Arctic Lovers Can Thank Falling Oil Prices for this Gift

The high cost of drilling for oil in the Arctic, combined with the lowest oil prices in five years, have caused Chevron Corp. to drop their test well drilling program in Canada's Beaufort Sea.

2 minute read

December 19, 2014, 8:00 AM PST

By Irvin Dawid

"Chevron Corp. told Canadian regulators Wednesday that it has 'indefinitely' suspended plans to drill for oil in Arctic waters, citing uncertainty over the outlook for crude prices," writes Chester Dawson of The Wall Street Journal.

Chevron holds an exploratory license to a Beaufort Seas lease 155 miles off the coast of Tuktoyaktuk, a town in the Northwest Territories. The company planned to start exploratory drilling by 2020, according to the [National Energy Board], Canada’s chief energy regulator

The second largest U.S. oil company is experiencing the fall-out from plummeting world oil prices, "50% since June." Unconventional sources, be they shale oil, oil sands, or drilling in the Arctic are all expected to see capital investment recede due to their higher drilling and exploratory costs. [See "Fracking's Formidable Foe"].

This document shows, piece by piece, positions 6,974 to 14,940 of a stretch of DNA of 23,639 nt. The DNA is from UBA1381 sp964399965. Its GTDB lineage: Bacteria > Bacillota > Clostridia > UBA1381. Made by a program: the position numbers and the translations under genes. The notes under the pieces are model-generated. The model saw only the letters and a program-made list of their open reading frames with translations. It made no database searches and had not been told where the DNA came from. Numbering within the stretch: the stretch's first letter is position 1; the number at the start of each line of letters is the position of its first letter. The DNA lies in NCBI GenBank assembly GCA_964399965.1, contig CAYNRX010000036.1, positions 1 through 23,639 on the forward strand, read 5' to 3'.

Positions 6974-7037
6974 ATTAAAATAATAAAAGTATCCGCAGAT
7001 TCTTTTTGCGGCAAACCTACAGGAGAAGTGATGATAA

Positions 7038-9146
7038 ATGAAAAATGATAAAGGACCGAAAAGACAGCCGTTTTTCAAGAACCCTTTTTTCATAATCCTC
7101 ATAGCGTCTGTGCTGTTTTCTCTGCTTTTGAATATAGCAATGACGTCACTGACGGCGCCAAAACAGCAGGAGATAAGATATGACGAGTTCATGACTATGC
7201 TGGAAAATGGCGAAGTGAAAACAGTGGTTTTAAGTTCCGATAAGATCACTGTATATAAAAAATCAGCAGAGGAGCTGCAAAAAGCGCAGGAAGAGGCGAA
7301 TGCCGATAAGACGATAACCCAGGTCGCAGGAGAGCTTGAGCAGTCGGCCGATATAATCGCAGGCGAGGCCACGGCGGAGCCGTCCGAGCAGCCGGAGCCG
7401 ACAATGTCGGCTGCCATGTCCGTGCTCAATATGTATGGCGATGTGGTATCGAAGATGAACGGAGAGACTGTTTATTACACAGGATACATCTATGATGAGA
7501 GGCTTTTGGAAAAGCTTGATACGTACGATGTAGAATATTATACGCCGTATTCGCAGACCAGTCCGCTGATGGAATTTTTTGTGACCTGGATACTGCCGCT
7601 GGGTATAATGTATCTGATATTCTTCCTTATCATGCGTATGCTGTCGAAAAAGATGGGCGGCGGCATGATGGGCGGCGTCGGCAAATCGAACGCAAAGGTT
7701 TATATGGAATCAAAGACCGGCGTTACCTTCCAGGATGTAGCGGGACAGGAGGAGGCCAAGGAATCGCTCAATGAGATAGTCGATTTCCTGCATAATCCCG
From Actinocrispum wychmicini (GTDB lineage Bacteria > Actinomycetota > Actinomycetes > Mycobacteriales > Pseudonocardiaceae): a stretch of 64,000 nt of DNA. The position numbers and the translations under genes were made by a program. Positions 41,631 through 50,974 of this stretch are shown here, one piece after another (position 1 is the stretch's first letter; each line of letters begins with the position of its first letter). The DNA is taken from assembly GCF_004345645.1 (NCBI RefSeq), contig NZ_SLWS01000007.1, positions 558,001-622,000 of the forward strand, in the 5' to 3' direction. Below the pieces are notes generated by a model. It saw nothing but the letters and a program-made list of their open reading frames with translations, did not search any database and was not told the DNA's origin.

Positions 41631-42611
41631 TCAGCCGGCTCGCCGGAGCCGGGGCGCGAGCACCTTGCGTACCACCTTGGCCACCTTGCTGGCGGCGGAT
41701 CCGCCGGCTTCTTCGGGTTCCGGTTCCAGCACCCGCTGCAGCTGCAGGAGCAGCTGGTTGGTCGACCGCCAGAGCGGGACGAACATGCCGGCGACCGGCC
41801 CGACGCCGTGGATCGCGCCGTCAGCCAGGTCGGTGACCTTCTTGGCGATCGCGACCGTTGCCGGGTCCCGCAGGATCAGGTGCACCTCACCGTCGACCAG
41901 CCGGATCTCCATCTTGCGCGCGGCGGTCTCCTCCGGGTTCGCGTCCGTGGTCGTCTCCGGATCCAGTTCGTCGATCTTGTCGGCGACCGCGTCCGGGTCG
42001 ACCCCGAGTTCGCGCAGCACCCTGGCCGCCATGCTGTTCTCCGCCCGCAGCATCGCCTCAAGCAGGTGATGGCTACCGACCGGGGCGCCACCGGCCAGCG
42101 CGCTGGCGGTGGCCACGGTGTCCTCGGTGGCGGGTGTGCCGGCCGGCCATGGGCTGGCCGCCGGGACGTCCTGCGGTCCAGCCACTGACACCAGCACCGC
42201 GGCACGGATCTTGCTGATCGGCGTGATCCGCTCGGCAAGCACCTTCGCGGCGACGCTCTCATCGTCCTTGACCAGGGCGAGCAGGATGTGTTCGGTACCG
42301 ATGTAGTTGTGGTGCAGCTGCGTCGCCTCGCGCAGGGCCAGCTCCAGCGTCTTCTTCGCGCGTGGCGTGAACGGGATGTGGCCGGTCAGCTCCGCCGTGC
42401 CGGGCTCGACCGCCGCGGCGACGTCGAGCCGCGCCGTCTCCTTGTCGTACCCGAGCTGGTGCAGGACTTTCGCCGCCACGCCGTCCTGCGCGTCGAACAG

The Arctic holds billions of barrels of untapped oil reserves, but offshore-drilling costs there are among the highest in the world due to its remote location and severe weather.

On another Arctic front, but in a different sea, country and with a different oil company, Alex Guillen of Politico Morning Energy writes that over 100 House Democrats have written [PDF] Interior Secretary Sally Jewell to request that she reject a new Environmental Impact Statement [a requirement of the National Environmental Policy Act (NEPA)] for a lease sale in the "Chukchi Sea off the Northwest of Alaska" originally sold to Shell OIl in 2007. Among the reasons they cite is the "complete inability to respond to an oil spill in this remote and sensitive region."

Wednesday, December 17, 2014 in The Wall Street Journal

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